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20/10/2021

Wild About Wildlife: Celebrating Waters Heritage Day

Wild About Wildlife: Celebrating Waters Heritage Day

Golden to the Rock of Cashel Walk starts at the bridge in the village - just follow the signs and be sure to look out for ancient ruins and amazing wildlife along the banks of the River Suir

THE beautiful River Suir walkway in Golden was the perfect setting for celebrating Waters Heritage day. The sun was out and the walk was led by yours truly and was held in conjunction with Golden Tidy Towns.

On the walk we discovered the plants that grow along the riverbank and their importance for wildlife. We also found some interesting birds and shared stories around wildlife.

Our first stop was by the entrance to the walk. A flower bed had been planted with a rose and the hips or berries were nearly ripe. These are a great source of food for birds and are also packed full of vitamin C for people.

On the fence the climber old man’s beard was in flower and this was providing plenty of pollen and nectar for insects. We saw a common carder bumblebee and a hoverfly. These are mimics and while they have the warning colours of wasp they are perfectly harmless and don’t have a sting.

Nature had also created its own wildlife garden at the base of the wall. These plants all have interesting scents, stories and uses.

Pineapple mayweed smells like the fruit, plantain provides instant relief for insect and nettle stings and the seeds of groundsel are eaten by small birds. These are the mini habitats that we need to protect as they enrich the entire community.

During the hours of darkness bats will feed along the river. The old stone bridge is a potential bat roosting location and it is important to survey bridges before carrying out any work.

The tall conifer trees also filter the night-time street and house lights from the river and if these were removed it could disturb this feeding habitat for bats. Our actions can have unintentional consequences for nocturnal creatures.

Wildflowers like angelica, wild comfrey and willowherb all thrive along the riverbank and support pollinators like bees, butterflies and flies. While we need space to walk it is important not to over manicure this natural amenity that is also a home for birds, insects and animals.

We swept the wild edge along the river with the net and this was full of insect life including spiders, true bugs and flies. This walkway is developing into a natural pollinator corridor through the agricultural landscape.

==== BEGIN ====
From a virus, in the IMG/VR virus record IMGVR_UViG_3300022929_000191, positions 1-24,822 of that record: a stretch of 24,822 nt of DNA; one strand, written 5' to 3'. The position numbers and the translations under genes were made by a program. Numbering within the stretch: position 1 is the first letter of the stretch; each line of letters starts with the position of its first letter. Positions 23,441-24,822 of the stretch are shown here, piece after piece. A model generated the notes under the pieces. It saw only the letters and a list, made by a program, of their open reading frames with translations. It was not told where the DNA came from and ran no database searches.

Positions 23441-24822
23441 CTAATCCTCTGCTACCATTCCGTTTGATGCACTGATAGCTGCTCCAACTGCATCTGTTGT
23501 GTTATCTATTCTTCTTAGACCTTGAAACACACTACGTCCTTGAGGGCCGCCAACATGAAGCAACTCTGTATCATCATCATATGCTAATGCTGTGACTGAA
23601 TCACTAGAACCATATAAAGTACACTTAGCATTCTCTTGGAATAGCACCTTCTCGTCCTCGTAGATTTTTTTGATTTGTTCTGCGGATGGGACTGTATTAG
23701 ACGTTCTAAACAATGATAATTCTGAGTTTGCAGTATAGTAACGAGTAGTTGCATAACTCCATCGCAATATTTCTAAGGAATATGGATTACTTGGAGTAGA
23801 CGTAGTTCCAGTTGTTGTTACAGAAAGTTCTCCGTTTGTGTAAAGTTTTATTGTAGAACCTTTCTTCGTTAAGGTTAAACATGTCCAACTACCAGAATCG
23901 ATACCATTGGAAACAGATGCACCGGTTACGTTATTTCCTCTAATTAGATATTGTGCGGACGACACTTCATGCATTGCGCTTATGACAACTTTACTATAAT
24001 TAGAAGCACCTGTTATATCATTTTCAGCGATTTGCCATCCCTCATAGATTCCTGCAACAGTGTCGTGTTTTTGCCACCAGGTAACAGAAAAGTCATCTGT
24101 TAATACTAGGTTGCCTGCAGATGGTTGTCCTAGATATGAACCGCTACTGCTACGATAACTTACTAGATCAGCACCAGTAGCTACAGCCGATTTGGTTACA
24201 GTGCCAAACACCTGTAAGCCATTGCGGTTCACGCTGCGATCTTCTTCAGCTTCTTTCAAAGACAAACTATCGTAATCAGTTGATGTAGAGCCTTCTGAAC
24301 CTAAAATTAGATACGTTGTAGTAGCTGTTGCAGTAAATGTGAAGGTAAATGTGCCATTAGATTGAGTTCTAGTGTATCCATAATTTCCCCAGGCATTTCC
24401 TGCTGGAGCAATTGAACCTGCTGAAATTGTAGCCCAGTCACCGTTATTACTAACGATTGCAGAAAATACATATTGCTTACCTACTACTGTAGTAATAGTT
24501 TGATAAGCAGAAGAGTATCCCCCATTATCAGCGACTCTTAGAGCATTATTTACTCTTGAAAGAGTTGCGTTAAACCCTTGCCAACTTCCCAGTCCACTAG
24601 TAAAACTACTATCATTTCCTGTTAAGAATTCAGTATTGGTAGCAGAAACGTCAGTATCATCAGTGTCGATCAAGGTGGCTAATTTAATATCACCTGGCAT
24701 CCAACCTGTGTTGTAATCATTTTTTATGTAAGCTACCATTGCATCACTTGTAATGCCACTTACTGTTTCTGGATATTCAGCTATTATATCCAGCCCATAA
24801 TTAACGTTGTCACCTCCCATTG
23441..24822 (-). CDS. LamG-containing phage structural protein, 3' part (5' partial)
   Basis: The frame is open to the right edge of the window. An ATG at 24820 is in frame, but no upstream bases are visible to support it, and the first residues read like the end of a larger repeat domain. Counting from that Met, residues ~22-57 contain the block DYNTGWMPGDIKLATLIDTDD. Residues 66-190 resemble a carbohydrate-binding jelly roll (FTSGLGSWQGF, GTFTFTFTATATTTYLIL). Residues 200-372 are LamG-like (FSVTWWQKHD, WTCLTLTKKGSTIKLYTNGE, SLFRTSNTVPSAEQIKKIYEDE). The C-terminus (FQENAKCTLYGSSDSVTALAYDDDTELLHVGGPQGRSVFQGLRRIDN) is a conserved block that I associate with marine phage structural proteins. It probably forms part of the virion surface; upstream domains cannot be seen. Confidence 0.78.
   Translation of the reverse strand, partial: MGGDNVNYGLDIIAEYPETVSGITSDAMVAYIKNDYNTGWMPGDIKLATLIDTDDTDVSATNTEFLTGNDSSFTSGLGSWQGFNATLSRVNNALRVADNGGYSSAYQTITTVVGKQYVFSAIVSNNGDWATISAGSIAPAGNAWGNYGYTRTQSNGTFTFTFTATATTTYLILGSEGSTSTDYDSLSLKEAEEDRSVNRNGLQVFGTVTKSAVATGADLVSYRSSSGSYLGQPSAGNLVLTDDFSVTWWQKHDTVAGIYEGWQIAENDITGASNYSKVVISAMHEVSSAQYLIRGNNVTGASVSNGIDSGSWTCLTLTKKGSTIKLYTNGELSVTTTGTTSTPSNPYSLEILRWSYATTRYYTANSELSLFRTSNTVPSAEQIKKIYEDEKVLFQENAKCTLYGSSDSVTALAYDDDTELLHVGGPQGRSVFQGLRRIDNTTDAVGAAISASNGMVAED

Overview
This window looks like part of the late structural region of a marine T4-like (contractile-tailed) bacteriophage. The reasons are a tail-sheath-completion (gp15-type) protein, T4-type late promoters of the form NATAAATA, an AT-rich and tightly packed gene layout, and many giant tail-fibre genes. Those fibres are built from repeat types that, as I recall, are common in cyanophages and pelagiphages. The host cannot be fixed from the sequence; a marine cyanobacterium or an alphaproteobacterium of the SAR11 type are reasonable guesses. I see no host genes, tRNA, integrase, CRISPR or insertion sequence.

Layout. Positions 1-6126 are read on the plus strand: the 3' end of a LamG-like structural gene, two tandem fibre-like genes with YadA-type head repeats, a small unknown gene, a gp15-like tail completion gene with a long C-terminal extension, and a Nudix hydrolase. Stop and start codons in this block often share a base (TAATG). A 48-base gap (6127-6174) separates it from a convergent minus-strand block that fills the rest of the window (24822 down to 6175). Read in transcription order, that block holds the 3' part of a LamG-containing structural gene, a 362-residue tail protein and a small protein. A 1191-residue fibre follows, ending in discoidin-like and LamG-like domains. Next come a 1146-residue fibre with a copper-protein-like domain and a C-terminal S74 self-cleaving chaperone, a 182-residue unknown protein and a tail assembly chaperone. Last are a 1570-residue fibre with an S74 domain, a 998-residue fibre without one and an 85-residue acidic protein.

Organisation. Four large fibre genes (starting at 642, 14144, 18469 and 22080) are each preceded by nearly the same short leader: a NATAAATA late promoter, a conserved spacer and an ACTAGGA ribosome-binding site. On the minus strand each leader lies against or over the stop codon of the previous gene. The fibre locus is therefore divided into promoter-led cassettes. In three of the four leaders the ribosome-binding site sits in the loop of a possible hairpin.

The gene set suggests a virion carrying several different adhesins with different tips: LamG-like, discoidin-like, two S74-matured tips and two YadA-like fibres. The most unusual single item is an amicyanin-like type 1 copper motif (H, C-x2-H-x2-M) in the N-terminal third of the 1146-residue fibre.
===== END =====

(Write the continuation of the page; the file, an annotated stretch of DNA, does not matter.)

The leaves of River bank trees like alder and willow are eaten by the caterpillars of moths and these in turn feed birds. Also the adult moths are food for nocturnal creatures like bats.

We found lots of in insects including a seven spot ladybird, hairy molly caterpillar and common carder bumblebees.

Many of the people on the walk remembered finding these creatures when they were kids. They were definitely more numerous and crossed the road by the dozens. Some were gathered in glass jars in the hope that they would go into a cocoon and emerge as a moth. Many were rescued by weary mothers once their child’s initial fascination waned.

Moth populations have crashed in many places. They are supported along the walk by the diversity of plants from trees to flowers.

We were delighted by a surprise visitor a kingfisher and this is a good sign of a healthy river. He passed by in a flash of blue and they are plenty of overhanging branches along the river, Here the kingfisher can perch and catch fish. We also spotted mallards and a shy moorhen hidden by the reeds

One lady on the walk shared a lovely story from her childhood. She remembered picking the fully white seeds of the thistle and if one had a seed attached she would say “Jinny Joe please bring me an Easter egg”

Thanks to Lawpro for funding the walk and Golden Tidy Towns for promoting and supporting.

For more, email albert.nolan@rocketmail.com or phone 089 4230502.

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